Decostere looks at the inherent paradox in the conception of the future by scientists from the San Francisco area, who praise the merits of an on-line virtual community which will ultimately allow users to never leave the periphery of their neighbourhoods. In Lessons in Modesty, artists are made to experience and comment on the fiction of empowerment through high technology. Clearly two models of artists are set up before us. There are those who come out of studios, taking their work to in situ performance spaces, away from art institutions which are still suspicious of high tech, using their bodies as sites and receptacles of the techno-experience. And there are those whose studios are corporations such as Xerox and Nasa, and who project a distance from the body. The first category addresses issues touching the materiality of the body head on. The second category is invested with a mission, a task: constructing a new time for a new body. This task is neither sacred nor profane; it is divine creation itself and the Mekka is the American West Coast. (Synopsis by Argos).
A TV program about body and technology, shot in the 1990s in San Francisco, at NASA at Xerox Palo Alto Research Centre (PARC) and Las Vegas.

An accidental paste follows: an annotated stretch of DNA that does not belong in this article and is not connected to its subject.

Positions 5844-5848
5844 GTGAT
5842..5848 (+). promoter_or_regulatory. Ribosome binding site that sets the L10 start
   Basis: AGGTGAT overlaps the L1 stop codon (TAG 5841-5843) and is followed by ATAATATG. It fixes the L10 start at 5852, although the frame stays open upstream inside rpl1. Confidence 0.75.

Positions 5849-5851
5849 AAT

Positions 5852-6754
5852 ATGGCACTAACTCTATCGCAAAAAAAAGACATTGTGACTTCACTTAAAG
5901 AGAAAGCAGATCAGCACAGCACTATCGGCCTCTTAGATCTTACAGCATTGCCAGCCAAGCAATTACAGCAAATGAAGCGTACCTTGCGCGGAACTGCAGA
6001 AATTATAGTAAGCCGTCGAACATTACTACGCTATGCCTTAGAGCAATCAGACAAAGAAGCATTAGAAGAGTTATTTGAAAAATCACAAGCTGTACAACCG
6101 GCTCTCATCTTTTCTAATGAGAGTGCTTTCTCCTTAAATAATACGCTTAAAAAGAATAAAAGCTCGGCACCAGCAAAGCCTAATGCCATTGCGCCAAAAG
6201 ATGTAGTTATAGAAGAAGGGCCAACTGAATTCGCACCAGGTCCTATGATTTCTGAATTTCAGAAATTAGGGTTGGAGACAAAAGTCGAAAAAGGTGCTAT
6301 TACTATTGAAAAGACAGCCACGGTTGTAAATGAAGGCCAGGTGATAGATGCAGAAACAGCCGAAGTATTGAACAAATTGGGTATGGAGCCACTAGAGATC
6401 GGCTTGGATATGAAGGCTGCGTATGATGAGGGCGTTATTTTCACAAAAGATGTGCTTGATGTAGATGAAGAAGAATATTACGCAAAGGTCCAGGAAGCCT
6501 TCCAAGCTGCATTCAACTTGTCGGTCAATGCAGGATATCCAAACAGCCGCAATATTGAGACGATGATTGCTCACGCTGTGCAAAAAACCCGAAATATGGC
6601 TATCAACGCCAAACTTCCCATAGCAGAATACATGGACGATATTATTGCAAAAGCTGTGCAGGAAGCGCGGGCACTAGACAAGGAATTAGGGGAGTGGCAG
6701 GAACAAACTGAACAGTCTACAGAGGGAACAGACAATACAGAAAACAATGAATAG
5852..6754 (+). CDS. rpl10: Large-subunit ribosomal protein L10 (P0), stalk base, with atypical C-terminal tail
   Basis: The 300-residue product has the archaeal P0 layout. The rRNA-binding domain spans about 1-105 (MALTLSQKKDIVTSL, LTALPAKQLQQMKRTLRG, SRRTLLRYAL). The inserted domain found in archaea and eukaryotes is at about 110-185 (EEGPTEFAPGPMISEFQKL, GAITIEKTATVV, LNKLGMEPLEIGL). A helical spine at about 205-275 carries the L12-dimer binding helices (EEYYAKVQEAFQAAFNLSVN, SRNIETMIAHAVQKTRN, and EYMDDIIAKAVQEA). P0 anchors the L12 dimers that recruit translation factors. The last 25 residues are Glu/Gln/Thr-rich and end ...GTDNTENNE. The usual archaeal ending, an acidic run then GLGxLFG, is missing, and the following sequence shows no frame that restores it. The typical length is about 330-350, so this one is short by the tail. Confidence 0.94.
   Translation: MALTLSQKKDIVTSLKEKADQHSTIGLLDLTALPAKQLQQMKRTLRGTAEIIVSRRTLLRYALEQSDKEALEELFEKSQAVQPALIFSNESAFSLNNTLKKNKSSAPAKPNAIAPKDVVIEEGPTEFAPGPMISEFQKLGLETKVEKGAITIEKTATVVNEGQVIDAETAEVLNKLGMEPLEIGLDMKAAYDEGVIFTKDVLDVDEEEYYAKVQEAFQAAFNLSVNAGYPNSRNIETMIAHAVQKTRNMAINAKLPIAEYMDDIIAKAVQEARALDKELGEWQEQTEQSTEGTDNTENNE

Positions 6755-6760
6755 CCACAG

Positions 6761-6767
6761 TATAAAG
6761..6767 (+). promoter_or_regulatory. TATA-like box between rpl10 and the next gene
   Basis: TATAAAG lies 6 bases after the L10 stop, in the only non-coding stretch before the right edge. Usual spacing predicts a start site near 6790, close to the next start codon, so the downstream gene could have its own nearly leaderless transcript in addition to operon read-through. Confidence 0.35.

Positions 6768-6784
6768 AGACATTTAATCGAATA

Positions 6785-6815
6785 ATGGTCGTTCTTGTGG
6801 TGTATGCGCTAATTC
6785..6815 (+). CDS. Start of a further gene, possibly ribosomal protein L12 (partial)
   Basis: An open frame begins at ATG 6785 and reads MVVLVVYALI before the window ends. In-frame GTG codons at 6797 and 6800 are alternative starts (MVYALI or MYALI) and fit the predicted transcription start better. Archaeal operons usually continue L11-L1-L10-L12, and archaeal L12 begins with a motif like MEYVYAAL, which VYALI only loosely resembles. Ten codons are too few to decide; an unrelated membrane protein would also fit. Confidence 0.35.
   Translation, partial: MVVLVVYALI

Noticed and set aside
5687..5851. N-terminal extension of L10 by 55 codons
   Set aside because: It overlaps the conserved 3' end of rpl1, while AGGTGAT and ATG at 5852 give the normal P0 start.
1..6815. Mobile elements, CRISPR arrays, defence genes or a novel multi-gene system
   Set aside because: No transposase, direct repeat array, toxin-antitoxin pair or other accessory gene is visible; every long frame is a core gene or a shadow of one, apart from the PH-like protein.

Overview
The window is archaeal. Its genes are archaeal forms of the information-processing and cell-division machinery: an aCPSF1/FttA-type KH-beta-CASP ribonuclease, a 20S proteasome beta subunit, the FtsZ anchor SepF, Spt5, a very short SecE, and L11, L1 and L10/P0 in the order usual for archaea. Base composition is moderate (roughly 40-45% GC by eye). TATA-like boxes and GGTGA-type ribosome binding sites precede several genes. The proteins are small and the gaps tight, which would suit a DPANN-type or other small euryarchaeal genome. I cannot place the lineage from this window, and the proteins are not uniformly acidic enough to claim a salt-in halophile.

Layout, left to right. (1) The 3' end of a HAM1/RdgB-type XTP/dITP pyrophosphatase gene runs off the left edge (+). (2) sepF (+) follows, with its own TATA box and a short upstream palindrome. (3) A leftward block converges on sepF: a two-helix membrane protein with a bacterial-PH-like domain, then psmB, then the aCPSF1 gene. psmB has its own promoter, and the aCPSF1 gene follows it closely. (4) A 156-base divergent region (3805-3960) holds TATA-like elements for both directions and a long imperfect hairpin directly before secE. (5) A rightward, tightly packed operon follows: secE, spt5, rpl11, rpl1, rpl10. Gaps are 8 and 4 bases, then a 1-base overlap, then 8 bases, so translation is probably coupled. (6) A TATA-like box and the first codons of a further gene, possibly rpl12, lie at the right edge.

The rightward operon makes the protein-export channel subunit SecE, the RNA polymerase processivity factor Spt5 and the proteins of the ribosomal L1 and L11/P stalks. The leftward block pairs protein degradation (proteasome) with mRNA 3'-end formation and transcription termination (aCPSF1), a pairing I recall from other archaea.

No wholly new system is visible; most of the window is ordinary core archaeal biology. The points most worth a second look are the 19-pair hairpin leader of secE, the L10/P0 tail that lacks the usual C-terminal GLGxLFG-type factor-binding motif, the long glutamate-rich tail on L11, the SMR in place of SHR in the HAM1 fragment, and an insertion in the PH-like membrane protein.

We, TV makers, are coincidential spectators. Artists, however, can put their own life on the line to allow us a glimpse of the technological fate of the human body. But also those who have a PC and a modem at home will have a chance to play a role in the technological pageant of the future. Why on Earth do we all dream the same dreams? After a moment of intense therapeutic conditioning and a number of instructions by specialized builders of the future at NASA and Xerox PARC we wonder how San Francisco will look after the future is over. As if driven by the same dream we land in Las Vegas where a decisive battle is fought between Good and Evil. During this 'program wrong' Decostere delivers the future at your doorstep. "Daddy", a girl asks us, "when will I be reborn? the girl I used to be is dead. Long live the new. I no longer recognize myself. I used to walk as if lost, but now I can no longer believe my eyes: daddy, I can see again."